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Suboxone Addiction

When it comes to addictive substance, we often focus on the obvious threats, including alcohol, heroin, cocaine, prescription painkillers, and benzodiazepines. But what happens when a drug meant to help people is even more addictive than the substances it’s used to treat?

Suboxone has a long-established place in the addiction treatment world, but it’s also one of the most addictive pharmaceuticals. Unfortunately, it can just as easily lead to severe addiction as it can help a person overcome opioid addiction, which is why it’s so important to have a thorough understanding of Suboxone, how it’s used, and why it’s so dangerous. The reality is that Suboxone addiction does happen, but Malvern Institute offers a variety of high-quality, evidence-based resources to help such individuals regain their sobriety and independence. But first, let’s take a closer look at Suboxone and why it’s both life-saving and life-threatening.

What is Suboxone?

If you’re even vaguely acquainted with addiction recovery, it’s likely you’ve at least heard of a pharmaceutical called Suboxone, which is frequently used in various types of addiction treatment programs. In particular, Suboxone is usually part of treatment programs that target heroin and painkiller addictions. There are other medications similar to Suboxone in that they contain buprenorphine, but Suboxone is notable for actually being composed of two substances: buprenorphine and naloxone.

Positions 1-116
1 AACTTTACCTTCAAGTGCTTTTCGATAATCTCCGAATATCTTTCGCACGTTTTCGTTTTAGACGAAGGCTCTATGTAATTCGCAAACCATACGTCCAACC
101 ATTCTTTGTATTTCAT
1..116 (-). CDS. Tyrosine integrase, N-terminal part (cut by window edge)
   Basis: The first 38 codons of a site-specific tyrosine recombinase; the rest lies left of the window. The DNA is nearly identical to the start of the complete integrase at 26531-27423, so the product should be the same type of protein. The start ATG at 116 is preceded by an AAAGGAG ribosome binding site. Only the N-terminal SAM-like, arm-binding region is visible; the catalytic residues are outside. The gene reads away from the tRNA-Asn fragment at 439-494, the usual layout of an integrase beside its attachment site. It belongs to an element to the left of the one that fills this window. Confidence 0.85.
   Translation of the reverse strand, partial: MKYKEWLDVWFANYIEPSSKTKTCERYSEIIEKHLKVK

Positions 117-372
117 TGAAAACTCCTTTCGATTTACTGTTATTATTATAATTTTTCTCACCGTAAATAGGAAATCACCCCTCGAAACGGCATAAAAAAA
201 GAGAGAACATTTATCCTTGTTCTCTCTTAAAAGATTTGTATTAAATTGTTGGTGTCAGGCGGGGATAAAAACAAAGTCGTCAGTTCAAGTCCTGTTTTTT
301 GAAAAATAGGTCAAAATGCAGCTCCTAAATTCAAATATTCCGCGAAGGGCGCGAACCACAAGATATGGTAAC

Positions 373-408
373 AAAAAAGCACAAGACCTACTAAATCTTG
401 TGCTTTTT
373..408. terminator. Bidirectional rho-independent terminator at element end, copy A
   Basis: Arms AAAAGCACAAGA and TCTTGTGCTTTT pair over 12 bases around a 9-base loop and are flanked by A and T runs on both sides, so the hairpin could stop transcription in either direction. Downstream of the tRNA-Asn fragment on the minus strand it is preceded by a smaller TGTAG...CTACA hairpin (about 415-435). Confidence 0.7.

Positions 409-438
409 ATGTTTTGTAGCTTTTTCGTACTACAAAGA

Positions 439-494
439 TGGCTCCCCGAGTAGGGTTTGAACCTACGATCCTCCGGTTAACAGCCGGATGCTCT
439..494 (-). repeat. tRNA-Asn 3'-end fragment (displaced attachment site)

Buprenorphine is a compound that’s proven especially useful in the treatment of opioid addiction as it’s a partial opioid agonist. This means that, when taken in place of an opioid, users are able to satisfy the same need they had for heroin or painkillers, but without experiencing the euphoria and high that they would by taking illicit opioids. In fact, buprenorphine puts what’s essentially a ceiling on one’s opioid use; if an individual were to attempt to use heroin or painkillers while buprenorphine is in his or her system, the individual would experience no effects from the opioids since buprenorphine has become bonded to all of his or her opiate receptors in the brain, leaving no open receptors for the illicit drugs. As such, medications containing buprenorphine are a favorite for opioid recovery treatments as they inhibit the effects of other opioids while satisfying an addict’s craving and preventing him or her from experiencing withdrawal symptoms. In short, buprenorphine all but prevents any further opioid use.